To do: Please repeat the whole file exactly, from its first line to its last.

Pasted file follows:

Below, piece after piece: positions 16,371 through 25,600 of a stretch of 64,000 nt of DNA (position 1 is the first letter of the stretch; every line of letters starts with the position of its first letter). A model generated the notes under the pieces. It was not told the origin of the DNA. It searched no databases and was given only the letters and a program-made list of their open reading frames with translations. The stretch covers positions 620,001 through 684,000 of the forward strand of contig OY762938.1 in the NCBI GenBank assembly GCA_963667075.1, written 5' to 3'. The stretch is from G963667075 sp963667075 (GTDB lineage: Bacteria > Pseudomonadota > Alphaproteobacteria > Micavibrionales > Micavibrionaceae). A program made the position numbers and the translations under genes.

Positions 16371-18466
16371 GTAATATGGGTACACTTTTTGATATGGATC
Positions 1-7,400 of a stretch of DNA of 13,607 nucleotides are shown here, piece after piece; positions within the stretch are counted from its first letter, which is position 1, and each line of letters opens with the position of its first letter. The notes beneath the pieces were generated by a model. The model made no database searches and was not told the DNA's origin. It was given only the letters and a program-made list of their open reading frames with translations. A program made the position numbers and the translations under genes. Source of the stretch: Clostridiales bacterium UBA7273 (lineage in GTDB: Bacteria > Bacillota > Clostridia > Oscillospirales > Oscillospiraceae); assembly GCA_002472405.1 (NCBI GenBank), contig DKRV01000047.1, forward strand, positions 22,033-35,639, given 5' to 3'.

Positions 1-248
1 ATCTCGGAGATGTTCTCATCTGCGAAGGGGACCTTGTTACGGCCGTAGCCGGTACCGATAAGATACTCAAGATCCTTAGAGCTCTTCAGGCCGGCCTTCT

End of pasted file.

Below, piece after piece: positions 16,371 through 25,600 of a stretch of 64,000 nt of DNA (position 1 is the first letter of the stretch; every line of letters starts with the position of its first letter). A model generated the notes under the pieces. It was not told the origin of the DNA. It searched no databases and was given only the letters and a program-made list of their open reading frames with translations. The stretch covers positions 620,001 through 684,000 of the forward strand of contig OY762938.1 in the NCBI GenBank assembly GCA_963667075.1, written 5' to 3'. The stretch is from G963667075 sp963667075 (GTDB lineage: Bacteria > Pseudomonadota > Alphaproteobacteria > Micavibrionales > Micavibrionaceae). A program made the position numbers and the translations under genes.

Positions 16371-18466
16371 GTAATATGGGTACACTTTTTGATATGGATC
Positions 1-7,400 of a stretch of DNA of 13,607 nucleotides are shown here, piece after piece; positions within the stretch are counted from its first letter, which is position 1, and each line of letters opens with the position of its first letter. The notes beneath the pieces were generated by a model. The model made no database searches and was not told the DNA's origin. It was given only the letters and a program-made list of their open reading frames with translations. A program made the position numbers and the translations under genes. Source of the stretch: Clostridiales bacterium UBA7273 (lineage in GTDB: Bacteria > Bacillota > Clostridia > Oscillospirales > Oscillospiraceae); assembly GCA_002472405.1 (NCBI GenBank), contig DKRV01000047.1, forward strand, positions 22,033-35,639, given 5' to 3'.

Positions 1-248
1 ATCTCGGAGATGTTCTCATCTGCGAAGGGGACCTTGTTACGGCCGTAGCCGGTACCGATAAGATACTCAAGATCCTTAGAGCTCTTCAGGCCGGCCTTCT